Grand Central Stealth

We all encounter situations where walking around with a large Rycote and a big Portabrace bag might not be ideal. There are times where ambiences need to be recorded without our subjects reacting to the fact they are being recorded. This is where having a good discrete recording setup is always handy.

The Tapers Forum has a plethora of examples that are worth exploring. Most of the content on that site is geared towards concert tapers, and you’ll see a ton of crazy setups for recording really bad PA systems.[1] That said, it is worth a visit to generate some ideas.

Every few months I make little tweaks to my stealth rig. Currently my rig consists of a pair of DPA 4060s that are head-mounted, a Sound Devices MP–2 pre-amp, a Sony PCM-M10, and a custom bag with cable routing.

It all works quite well and I recently took the rig out to test my recent tweaks. After running some errands, I crossed town and did some recording in Grand Central.

One of the spots I really dug was a small corridor between the main concourse and Vanderbilt Hall.

To the east of the corridor is a ramp that heads down to Metro North trains.

There is significantly less foot traffic in the corridor and there is a beautiful diffuseness to the sound in that location.

I was able to stay in that position for a while, but when you stand in one spot not moving your head, you start to look a little weird. If you move your head, you mess with your stereo image![2]

Apparently, I was not attracting too much attention because this happened:

Who says New Yorkers aren’t nice people! You know you have a decent stealth rig when tourists stop so you can take their picture.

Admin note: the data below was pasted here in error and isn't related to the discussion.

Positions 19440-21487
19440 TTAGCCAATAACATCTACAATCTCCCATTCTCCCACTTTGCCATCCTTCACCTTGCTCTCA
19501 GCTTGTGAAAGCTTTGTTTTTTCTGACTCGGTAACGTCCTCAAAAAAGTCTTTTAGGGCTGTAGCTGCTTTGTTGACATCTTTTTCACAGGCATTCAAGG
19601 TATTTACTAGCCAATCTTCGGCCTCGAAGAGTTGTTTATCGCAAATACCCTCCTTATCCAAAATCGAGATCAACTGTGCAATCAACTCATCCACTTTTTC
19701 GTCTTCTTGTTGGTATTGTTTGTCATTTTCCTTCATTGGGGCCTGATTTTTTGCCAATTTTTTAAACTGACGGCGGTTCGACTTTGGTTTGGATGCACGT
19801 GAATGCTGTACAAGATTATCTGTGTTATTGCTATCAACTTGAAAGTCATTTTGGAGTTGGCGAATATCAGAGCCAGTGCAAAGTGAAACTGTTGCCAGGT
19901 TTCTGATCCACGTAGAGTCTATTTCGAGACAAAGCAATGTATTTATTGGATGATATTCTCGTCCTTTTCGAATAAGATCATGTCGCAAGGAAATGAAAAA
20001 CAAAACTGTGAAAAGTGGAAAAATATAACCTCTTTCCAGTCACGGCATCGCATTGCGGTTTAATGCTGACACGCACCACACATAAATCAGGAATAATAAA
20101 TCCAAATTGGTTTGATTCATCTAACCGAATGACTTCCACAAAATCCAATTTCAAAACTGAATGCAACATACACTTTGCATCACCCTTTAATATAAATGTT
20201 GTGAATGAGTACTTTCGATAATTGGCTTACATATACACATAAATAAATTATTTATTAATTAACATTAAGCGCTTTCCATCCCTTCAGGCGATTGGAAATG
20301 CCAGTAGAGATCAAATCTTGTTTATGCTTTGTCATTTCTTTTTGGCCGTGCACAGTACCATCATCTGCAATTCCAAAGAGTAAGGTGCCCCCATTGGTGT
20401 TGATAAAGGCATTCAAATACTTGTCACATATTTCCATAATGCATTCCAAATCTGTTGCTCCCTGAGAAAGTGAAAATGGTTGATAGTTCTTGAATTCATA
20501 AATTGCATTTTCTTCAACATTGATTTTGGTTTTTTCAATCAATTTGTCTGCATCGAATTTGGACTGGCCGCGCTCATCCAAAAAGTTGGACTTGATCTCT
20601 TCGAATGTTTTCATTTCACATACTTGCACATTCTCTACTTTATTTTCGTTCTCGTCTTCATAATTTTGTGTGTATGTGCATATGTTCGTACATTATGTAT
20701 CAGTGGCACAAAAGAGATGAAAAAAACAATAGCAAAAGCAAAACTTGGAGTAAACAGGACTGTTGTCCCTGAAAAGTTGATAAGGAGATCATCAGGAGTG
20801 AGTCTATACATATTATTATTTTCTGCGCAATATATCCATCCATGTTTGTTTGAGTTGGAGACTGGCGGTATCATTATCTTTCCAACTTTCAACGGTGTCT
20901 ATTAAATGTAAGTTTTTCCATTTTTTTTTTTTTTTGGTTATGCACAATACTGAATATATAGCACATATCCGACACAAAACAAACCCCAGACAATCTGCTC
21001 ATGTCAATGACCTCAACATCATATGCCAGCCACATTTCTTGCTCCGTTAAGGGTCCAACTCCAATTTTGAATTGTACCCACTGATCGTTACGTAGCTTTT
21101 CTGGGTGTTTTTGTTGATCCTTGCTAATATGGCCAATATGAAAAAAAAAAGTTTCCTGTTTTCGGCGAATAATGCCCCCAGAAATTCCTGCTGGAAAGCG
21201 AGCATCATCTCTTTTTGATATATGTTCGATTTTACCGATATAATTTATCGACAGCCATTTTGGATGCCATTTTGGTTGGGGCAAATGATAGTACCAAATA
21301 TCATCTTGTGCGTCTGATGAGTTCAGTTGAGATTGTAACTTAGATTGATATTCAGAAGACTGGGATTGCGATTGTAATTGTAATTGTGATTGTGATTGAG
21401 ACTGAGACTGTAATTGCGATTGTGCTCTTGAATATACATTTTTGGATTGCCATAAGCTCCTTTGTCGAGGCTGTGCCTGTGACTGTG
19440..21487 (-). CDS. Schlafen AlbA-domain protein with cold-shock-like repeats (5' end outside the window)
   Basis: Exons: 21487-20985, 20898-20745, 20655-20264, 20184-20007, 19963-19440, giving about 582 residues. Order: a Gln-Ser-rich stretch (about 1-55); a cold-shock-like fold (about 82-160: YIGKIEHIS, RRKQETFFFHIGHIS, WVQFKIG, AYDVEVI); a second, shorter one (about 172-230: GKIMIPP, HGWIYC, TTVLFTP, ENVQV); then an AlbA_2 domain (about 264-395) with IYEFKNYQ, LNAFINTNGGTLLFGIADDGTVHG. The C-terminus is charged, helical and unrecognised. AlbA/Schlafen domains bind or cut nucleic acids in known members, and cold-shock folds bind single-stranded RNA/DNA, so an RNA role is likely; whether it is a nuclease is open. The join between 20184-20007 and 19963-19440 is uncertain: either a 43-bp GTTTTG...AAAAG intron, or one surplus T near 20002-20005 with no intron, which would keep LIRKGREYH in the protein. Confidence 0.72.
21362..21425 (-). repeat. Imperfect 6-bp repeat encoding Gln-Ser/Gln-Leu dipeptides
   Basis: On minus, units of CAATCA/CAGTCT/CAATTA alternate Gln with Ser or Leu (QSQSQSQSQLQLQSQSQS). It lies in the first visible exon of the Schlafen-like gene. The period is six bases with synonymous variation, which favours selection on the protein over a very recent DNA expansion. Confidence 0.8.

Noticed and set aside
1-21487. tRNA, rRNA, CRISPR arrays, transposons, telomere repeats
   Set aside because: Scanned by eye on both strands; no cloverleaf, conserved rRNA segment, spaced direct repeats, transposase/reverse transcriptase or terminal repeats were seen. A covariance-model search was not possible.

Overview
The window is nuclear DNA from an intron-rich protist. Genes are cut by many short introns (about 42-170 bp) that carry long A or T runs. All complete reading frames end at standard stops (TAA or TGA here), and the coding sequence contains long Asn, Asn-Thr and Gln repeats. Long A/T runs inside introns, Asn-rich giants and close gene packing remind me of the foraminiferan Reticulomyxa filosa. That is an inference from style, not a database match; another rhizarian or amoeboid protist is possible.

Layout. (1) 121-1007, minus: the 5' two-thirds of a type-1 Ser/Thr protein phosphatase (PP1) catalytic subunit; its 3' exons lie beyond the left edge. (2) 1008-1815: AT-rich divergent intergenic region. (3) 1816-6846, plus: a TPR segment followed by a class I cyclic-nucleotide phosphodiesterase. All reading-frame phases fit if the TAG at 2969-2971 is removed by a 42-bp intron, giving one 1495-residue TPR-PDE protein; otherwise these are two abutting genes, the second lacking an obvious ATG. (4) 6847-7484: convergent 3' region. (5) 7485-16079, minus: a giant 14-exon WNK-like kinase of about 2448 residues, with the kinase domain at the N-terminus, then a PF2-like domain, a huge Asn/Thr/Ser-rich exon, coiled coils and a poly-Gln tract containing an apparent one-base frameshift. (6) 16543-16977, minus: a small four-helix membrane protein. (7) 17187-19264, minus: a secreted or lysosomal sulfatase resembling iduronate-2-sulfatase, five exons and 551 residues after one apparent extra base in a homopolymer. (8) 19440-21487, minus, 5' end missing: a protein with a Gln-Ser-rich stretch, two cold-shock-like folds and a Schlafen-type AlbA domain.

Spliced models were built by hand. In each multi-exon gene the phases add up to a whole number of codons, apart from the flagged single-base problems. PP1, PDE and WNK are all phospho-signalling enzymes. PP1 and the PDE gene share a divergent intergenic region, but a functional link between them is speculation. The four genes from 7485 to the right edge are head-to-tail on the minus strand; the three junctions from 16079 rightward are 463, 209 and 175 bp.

1. I don’t know why a pair of Schoeps CCMs mounted in your hat is really necessary when you are essentially recording a junky PA and the guy next to you screaming “Free Bird” every 5 minutes, but to each his own.  ↩
  2. Don’t move your head!  ↩


A potential client recently asked me to try and record in a retail store.  That kind of recording presents a unique set of challenges.  Retail stores don’t take kindly to recordists walking in with a huge zeppelin, lots of recording gear, cables, and there are corporate policies blah blah blah . . . . .  In order to pull off recording ambience in a place like that discretion and the ability to conceal one’s recording equipment is essential.  It has been a while since I have done any stealth recording and I wanted to put together a test run.

Normally I record with a Schoeps MS rig and a Sound Devices 744T, but you can’t hide those things under your coat and expect folks not to notice.  My “stealth” rig consists of a beautiful knit winter hat that my wife made, a pair of DPA 4060s, a jacket, and the Zoom H4 recorder.  Their recorder is a piece of junk compared to the Sound Devices unit, but when you need a small recorder that has xlr inputs and can fit in your pocket it’s not a bad option.

When lunch rolled around my buddy Rob helped me get setup.  We fed the tiny mic capsules through the fine knitting work of my wife, and ran the cables past my ears and down the back of my neck.  All the cables and recorder were concealed by my jacket.

The recording is a time compressed version of my lunch.  I went to a sandwich place that was rocking The Clash pretty hard while they made my roast beef sandwich.  Unfortunately, someone’s phone got a little close to my mics and you can make out a little bit of cell phone interference bleeding through within the first minute.  Once I left the shop I sat down in an indoor commissary area and recorded some ambience.

Can you find the mics?

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All in all I think it was a pretty solid test.  I had to be careful not to move my head too quickly as it might unnaturally shift the stereo image.  The DPA connectors are also a bit delicate so you have to give yourself enough slack so you can move around without straining either the cable or the connector.  The setup feels a bit awkward when walking around, but that is not an issue when you’re sitting down.  Just look natural!